Why We Follow Some Old Testament Laws but Not Others

Greg Koukl

Critics accuse Christians of conveniently picking and choosing from Old Testament laws. We’re quick to “clobber” gay people with verses from Leviticus, they say, yet we don’t keep kosher ourselves. The complaint, though, is based on a misunderstanding about the Mosaic Covenant that even Christians fall prey to.

Consider, for a moment, the regulations of neighboring states. Californians are not under the laws of Nevada, but if they cross that border, then Nevada’s rules reign, not the Golden State’s.

The exact same principle—that a government’s statutes apply only to those under its jurisdiction—pertains to God’s statutes, too. A covenant is a contract. It is binding only on the signatories. No one else.

The Mosaic Covenant was an arrangement between God and the Jews in the commonwealth of Israel. It was given to the people of that nation for that time and had no direct application to anyone outside its borders.

Gentile nations were not under the laws God established for the Jews in the theocracy. They lived in a different “state.” Therefore, nothing in the Mosaic Law, in virtue of being in that Law, governs any Gentile at any time, in any place. Indeed, nothing in the Old Covenant governs any Jew anymore, either, since the New Covenant now replaces the broken Mosaic Covenant (Jer. 31:31ff).

Then why quote Leviticus 18 to condemn homosexuality? For the same reason we quote Leviticus 18 to condemn adultery, incest, bestiality, and child sacrifice—all mentioned in the same passage.

Consider California and Nevada again. Although each state has its unique ordinances, there’s overlap on major concerns. Parking laws may differ between states, but all have homicide and burglary statutes since murder and theft are universal evils.

Some laws are the kind that apply only to local jurisdictions. Other laws are the kind that apply to all people at all times, and every government should enforce them. Consequently, we still must obey some of Moses’ commands, but not because they are in the Law. Rather, they are in the Law because all people everywhere must obey them. They are universals.

How do we know which is which, though? How do we determine which laws were only for Jews in the commonwealth and which laws are universals for all times, for all people?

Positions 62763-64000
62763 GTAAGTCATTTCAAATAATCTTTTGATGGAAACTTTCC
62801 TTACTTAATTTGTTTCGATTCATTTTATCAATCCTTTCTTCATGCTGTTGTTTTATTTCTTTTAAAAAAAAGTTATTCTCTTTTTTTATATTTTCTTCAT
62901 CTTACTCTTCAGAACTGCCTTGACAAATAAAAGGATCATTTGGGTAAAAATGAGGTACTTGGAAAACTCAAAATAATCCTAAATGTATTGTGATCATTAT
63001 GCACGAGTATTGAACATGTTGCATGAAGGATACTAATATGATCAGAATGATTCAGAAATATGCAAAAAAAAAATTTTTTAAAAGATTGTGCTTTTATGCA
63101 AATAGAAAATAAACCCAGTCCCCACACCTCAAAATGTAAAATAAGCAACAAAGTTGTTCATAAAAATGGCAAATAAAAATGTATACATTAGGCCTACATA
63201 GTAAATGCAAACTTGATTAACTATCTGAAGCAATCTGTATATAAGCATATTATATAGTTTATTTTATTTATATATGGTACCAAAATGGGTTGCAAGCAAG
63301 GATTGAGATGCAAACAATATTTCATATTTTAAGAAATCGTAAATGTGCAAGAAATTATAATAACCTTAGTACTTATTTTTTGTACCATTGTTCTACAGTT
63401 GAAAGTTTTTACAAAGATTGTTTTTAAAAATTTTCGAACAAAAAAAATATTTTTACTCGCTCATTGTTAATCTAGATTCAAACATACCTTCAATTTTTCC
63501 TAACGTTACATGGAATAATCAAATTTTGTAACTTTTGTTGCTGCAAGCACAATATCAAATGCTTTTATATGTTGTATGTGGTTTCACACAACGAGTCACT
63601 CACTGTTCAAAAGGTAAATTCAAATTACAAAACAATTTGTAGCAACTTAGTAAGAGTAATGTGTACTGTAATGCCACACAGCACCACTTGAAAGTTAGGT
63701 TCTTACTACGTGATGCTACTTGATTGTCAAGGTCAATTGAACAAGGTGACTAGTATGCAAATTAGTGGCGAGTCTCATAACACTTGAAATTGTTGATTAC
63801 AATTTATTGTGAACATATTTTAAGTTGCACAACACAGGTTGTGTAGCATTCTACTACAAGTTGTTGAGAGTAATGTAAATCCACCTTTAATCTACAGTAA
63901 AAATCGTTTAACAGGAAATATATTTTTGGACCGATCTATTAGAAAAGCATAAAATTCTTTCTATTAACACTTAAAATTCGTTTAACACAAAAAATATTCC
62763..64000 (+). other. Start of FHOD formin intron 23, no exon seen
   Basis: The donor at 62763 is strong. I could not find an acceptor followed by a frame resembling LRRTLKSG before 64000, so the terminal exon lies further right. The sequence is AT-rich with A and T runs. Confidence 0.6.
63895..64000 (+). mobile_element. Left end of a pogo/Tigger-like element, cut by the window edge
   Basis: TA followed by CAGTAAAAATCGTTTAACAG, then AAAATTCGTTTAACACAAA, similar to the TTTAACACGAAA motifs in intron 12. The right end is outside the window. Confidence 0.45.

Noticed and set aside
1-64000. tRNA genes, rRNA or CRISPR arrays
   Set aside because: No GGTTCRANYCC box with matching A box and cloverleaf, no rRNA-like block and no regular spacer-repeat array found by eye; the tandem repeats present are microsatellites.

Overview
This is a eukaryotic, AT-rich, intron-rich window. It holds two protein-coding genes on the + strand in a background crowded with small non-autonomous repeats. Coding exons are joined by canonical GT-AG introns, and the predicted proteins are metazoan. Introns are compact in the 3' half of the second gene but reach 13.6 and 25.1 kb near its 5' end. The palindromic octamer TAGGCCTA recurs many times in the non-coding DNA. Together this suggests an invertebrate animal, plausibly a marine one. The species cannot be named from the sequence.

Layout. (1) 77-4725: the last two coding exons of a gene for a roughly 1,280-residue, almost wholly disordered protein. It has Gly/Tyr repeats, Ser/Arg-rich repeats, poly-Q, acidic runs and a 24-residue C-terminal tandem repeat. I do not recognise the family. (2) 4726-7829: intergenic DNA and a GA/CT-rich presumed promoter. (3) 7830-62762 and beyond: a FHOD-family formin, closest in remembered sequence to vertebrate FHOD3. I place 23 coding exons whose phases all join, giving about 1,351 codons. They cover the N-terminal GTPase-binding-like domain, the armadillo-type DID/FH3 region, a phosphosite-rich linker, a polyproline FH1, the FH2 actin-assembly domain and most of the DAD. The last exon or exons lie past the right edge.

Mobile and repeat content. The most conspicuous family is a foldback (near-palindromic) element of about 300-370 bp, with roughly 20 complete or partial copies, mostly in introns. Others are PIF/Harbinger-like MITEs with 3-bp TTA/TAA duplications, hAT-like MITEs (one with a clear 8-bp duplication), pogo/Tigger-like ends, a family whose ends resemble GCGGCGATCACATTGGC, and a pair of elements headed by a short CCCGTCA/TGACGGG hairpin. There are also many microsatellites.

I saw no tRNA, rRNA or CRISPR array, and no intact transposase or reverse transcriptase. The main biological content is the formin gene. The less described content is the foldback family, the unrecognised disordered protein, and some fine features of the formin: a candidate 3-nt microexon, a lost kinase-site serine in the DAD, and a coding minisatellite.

Sometimes it’s obvious on reflection—as with the grouping of prohibitions in Leviticus 18. When the Law says, “You shall not lie with a male as one lies with a female” (v. 22), the wording suggests that the act itself violates the natural order God ordained from the beginning (Gen. 1–2).

Sometimes the context gives a clue. The sins cited in Leviticus 18 were the same “abominations” that “defiled” the land and brought God’s judgment on the Gentiles before the Jews and their Law arrived (see Lev. 18:24–30). Clearly, these harms were evils even for non-Jews, who were not under Mosaic regulations.

Another indication that a provision of the Law reflects a universal moral principle is when the command is repeated in the New Testament, indicating that it’s binding under both covenants, Old and New. This is true of nine of the Ten Commandments (the Sabbath being excepted, on my reading—Col. 2:16–17), as well as homosexuality—clearly condemned in passages like Romans 1:26–27, also characterized there as a violation of God’s natural order.

Today, no one lives under the Old Covenant. Gentiles never were obligated by the details of a contract they were not party to. Those laws—and the punishments prescribed for their violation—belonged to a different people at a different time. The theocracy is no more and has been replaced by a new, unconditional provision of God’s grace for both Jews and Gentiles.

Nevertheless, wickedness is still wicked wherever it takes place. There remains a Law that stands above all other laws, one to which every nation and every person must answer.